Mr. Speaker, as the Order Paper indicates, I will today table a Bill in this Honourable House entitled the Electricity Amendment Act 2019.
Mr. Speaker, you will remember that on the 15th March 2019, I informed this Honourable House that, on learning that the Ascendant Group Ltd announced that it was considering the sale of the company, I issued Ministerial directions to the Regulatory Authority (RA) which are embedded in the purposes of the Electricity Act 2016, namely, to seek—
- to ensure the adequacy, safety, sustainability and reliability of electricity supply in Bermuda so that Bermuda continues to be well positioned to compete in the international business and global tourism markets.
- to encourage electricity conservation and the efficient use of electricity;
- to promote the use of cleaner energy sources and technologies, including alternative energy sources and renewable energy sources;
- to provide sectoral participants and end-users with non-discriminatory interconnection to transmission and distribution systems. This prevents any monopoly on the generating subsector and ensures that other market participants are allowed to interconnect to the grid, and it ensures that end users are not denied service without just cause;
- to protect the interests of end-users with respect to prices and affordability, and the adequacy, reliability and quality of electricity services; and
- to promote economic efficiency and sustainability in the generation, transmission, distribution and sale of electricity. Economic efficiency in these areas translates to lower costs for customers.
Mr. Speaker, I also assured the general public that we would require any prospective new owners - and, indeed the current owners - to adhere to the soon-to-be-published Integrated Resource Plan [IRP].
Mr. Speaker, quite coincidentally, we were working on this amendment to the Electricity Act 2016 to assure the proper regulation of the electricity sector when the announcement was made that the Ascendant Group Ltd had identified a proposed buyer. I would like to assure Honourable Members and the general public that the sale cannot be finalised until the RA gives consent to a licence transfer. This requirement is outlined in Section 30 (1) of the Electricity Act which states that: “A licence shall not be transferred or assigned without the prior consent of the Authority.”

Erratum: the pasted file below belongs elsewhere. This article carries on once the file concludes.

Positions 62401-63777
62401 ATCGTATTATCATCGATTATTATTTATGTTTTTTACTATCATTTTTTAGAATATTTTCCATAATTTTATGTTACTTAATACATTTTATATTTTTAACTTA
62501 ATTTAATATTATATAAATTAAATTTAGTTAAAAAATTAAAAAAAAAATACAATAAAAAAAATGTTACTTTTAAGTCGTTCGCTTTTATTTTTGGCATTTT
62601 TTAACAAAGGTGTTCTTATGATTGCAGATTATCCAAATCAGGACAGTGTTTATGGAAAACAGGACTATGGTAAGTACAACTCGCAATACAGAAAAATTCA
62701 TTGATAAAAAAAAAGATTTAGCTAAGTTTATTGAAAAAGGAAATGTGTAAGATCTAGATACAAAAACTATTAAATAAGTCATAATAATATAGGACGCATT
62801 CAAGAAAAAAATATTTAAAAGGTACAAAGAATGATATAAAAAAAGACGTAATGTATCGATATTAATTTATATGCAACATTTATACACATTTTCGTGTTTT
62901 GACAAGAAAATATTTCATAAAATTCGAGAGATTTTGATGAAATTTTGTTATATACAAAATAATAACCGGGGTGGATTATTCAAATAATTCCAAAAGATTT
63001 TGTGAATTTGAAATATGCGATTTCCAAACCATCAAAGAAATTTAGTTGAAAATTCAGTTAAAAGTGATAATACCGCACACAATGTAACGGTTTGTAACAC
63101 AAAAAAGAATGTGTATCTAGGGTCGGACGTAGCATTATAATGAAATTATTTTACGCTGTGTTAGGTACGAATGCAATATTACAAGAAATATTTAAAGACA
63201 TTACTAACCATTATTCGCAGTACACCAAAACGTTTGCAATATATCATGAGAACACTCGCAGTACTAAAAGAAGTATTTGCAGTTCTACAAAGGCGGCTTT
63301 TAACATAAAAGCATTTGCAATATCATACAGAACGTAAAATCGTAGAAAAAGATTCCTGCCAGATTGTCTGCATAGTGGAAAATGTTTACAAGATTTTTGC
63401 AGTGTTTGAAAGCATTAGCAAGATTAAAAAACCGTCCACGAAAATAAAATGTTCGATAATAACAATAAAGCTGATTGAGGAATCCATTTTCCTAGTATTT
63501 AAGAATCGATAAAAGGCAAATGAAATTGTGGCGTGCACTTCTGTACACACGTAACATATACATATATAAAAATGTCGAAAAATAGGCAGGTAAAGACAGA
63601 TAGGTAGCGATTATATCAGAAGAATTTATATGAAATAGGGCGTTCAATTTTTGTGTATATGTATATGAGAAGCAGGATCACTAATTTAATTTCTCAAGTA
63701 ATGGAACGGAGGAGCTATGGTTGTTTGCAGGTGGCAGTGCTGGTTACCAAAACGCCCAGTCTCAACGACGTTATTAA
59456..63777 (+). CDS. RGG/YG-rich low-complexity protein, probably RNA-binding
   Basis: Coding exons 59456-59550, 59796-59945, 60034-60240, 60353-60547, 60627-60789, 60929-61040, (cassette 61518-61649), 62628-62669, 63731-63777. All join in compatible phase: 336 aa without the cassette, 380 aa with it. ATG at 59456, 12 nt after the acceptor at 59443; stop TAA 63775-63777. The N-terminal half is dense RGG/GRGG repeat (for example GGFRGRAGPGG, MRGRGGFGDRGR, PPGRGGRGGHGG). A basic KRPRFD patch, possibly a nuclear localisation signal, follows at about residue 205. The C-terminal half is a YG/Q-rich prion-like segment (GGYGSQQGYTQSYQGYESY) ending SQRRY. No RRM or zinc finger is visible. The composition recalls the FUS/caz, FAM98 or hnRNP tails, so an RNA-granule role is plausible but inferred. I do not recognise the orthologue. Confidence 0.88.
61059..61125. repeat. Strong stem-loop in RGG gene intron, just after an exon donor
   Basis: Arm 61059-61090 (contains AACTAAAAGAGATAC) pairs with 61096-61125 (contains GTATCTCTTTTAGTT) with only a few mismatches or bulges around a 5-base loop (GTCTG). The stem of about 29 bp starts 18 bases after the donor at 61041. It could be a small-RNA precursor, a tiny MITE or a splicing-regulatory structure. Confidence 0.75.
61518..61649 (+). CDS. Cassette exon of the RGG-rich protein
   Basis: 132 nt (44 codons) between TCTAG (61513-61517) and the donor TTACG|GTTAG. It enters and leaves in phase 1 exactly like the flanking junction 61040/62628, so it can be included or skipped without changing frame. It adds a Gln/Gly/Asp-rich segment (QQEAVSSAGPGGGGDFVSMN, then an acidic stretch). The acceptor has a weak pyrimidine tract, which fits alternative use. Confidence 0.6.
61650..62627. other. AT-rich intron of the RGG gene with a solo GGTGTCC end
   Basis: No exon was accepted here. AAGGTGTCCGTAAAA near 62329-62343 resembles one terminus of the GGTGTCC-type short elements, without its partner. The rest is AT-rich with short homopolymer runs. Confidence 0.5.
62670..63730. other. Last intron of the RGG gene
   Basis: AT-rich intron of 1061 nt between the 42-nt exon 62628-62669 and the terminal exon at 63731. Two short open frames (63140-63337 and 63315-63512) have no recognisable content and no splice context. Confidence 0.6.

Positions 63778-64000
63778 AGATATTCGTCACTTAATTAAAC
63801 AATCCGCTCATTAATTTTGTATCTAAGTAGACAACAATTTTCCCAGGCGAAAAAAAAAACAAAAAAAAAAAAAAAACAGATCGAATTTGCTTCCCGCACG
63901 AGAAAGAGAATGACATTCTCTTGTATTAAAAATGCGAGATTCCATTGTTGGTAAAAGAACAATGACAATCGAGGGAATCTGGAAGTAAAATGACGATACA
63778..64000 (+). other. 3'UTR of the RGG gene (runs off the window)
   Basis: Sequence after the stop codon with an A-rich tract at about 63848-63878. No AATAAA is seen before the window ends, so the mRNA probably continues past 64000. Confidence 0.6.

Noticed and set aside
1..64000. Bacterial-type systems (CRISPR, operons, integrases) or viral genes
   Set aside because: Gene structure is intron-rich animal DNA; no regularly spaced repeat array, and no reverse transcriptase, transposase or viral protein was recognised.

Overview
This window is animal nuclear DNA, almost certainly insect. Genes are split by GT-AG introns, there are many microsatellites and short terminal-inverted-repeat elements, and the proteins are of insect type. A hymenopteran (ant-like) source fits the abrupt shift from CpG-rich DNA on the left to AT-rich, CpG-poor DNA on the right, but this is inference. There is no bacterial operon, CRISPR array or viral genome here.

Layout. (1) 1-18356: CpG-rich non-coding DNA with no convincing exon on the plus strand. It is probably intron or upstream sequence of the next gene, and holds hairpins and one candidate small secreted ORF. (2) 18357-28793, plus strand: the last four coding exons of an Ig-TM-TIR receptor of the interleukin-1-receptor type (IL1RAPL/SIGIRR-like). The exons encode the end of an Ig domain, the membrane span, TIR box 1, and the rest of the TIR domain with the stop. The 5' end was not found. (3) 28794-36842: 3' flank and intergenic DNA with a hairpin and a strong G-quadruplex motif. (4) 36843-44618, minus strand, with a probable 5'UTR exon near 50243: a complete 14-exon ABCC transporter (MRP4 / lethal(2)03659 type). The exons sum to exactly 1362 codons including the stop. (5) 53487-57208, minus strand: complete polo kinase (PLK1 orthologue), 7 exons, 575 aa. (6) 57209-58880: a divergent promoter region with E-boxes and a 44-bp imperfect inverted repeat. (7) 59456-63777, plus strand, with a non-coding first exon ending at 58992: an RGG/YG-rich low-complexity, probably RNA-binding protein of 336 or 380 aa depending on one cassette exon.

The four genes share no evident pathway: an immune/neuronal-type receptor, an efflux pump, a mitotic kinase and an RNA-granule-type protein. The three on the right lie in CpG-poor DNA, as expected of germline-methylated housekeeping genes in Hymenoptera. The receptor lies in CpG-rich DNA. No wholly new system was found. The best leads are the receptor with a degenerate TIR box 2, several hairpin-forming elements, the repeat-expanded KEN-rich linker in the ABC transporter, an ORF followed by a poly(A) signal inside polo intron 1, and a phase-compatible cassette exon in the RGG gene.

Mr. Speaker, I must state upfront that I have every confidence that the RA will perform the due diligence required prior to making a decision on whether to approve the transfer of any licence. However, it is also important to note that if the RA approves a licence transfer without adhering to the Ministerial directions, the only remedy currently available to the Government is to appeal to the Supreme Court to grant an injunction to require the RA to comply with the directions. However, it would be too late to do so if a transfer had already been approved by the RA.
Mr. Speaker, I am sure that you agree that the better remedy is to provide the Minister with an opportunity to review the RA’s intended consent to the transfer of the licence to ensure that the application is in accordance with the Ministerial directions. The proper regulation of the electricity sector would be further strengthened by requiring that the RA’s consent shall not be given unless an IRP has been approved and published and that, when making its decision whether or not to consent to the transfer, the RA shall have due regard to the IRP.
Mr. Speaker, the BELCO plant is a strategic asset which is used by all residents in Bermuda. It is critical to our social and economic well-being. Therefore, it is the duty of this Government to ensure that any proposed sale will promote “economic efficiency and sustainability” in order to reduce our reliance on fossil fuel, increase the use of renewables and make electricity more affordable for all residents.
Thank you Mr. Speaker